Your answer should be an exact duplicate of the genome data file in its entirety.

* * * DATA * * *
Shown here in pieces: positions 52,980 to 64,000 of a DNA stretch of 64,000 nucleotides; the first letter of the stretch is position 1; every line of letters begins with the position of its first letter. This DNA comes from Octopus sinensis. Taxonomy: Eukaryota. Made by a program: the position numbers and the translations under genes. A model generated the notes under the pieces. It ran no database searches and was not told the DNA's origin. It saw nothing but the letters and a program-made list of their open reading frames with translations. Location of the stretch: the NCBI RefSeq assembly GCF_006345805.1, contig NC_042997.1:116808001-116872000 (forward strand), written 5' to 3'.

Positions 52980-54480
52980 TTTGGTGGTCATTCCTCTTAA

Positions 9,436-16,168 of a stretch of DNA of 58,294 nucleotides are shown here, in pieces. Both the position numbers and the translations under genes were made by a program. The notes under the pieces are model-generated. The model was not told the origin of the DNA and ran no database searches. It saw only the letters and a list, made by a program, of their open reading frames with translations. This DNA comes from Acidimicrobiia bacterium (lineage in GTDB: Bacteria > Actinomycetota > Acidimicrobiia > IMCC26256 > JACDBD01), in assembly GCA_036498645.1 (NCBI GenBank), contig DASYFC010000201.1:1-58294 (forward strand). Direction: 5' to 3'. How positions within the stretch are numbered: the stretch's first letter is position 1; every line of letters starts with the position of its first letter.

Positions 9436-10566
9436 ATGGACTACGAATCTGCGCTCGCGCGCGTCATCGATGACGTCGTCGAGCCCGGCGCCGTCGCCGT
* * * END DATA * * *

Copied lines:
Shown here in pieces: positions 52,980 to 64,000 of a DNA stretch of 64,000 nucleotides; the first letter of the stretch is position 1; every line of letters begins with the position of its first letter. This DNA comes from Octopus sinensis. Taxonomy: Eukaryota. Made by a program: the position numbers and the translations under genes. A model generated the notes under the pieces. It ran no database searches and was not told the DNA's origin. It saw nothing but the letters and a program-made list of their open reading frames with translations. Location of the stretch: the NCBI RefSeq assembly GCF_006345805.1, contig NC_042997.1:116808001-116872000 (forward strand), written 5' to 3'.

Positions 52980-54480
52980 TTTGGTGGTCATTCCTCTTAA

Positions 9,436-16,168 of a stretch of DNA of 58,294 nucleotides are shown here, in pieces. Both the position numbers and the translations under genes were made by a program. The notes under the pieces are model-generated. The model was not told the origin of the DNA and ran no database searches. It saw only the letters and a list, made by a program, of their open reading frames with translations. This DNA comes from Acidimicrobiia bacterium (lineage in GTDB: Bacteria > Actinomycetota > Acidimicrobiia > IMCC26256 > JACDBD01), in assembly GCA_036498645.1 (NCBI GenBank), contig DASYFC010000201.1:1-58294 (forward strand). Direction: 5' to 3'. How positions within the stretch are numbered: the stretch's first letter is position 1; every line of letters starts with the position of its first letter.

Positions 9436-10566
9436 ATGGACTACGAATCTGCGCTCGCGCGCGTCATCGATGACGTCGTCGAGCCCGGCGCCGTCGCCGT